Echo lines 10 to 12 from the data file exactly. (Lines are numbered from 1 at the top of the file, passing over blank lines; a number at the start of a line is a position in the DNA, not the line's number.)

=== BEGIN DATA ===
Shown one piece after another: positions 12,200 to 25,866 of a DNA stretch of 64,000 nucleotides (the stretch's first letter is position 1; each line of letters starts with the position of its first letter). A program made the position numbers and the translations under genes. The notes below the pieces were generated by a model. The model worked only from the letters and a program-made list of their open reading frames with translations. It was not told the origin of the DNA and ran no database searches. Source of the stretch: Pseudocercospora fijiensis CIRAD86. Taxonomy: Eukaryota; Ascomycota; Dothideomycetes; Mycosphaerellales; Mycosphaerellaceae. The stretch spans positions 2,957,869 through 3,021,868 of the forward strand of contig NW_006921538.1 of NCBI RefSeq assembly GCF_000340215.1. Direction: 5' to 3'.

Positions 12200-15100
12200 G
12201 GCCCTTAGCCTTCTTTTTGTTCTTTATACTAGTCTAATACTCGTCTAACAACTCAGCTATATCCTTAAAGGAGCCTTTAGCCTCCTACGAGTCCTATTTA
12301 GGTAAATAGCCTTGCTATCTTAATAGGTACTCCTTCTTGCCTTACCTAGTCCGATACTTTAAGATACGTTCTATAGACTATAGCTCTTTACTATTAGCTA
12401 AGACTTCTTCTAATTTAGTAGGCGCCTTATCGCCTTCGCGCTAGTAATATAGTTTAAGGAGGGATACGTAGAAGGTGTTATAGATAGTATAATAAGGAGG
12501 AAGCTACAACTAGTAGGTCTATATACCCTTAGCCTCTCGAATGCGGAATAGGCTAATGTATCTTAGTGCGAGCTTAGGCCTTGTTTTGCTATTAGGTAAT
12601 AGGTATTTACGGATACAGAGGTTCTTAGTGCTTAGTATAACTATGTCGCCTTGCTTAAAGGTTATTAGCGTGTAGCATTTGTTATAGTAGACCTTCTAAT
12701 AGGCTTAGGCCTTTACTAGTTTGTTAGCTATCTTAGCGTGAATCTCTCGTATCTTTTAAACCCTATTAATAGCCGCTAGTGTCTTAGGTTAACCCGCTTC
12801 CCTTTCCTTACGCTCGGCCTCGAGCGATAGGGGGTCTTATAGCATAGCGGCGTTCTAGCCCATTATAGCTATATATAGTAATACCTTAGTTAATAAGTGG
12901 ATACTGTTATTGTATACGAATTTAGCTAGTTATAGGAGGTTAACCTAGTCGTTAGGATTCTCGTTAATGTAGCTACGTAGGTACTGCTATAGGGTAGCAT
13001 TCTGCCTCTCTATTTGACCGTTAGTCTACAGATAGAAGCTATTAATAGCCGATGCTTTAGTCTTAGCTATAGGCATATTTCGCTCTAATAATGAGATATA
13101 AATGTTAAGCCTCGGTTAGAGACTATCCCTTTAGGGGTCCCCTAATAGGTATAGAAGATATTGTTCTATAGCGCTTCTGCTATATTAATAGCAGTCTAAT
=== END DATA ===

12801 CCTTTCCTTACGCTCGGCCTCGAGCGATAGGGGGTCTTATAGCATAGCGGCGTTCTAGCCCATTATAGCTATATATAGTAATACCTTAGTTAATAAGTGG
12901 ATACTGTTATTGTATACGAATTTAGCTAGTTATAGGAGGTTAACCTAGTCGTTAGGATTCTCGTTAATGTAGCTACGTAGGTACTGCTATAGGGTAGCAT
13001 TCTGCCTCTCTATTTGACCGTTAGTCTACAGATAGAAGCTATTAATAGCCGATGCTTTAGTCTTAGCTATAGGCATATTTCGCTCTAATAATGAGATATA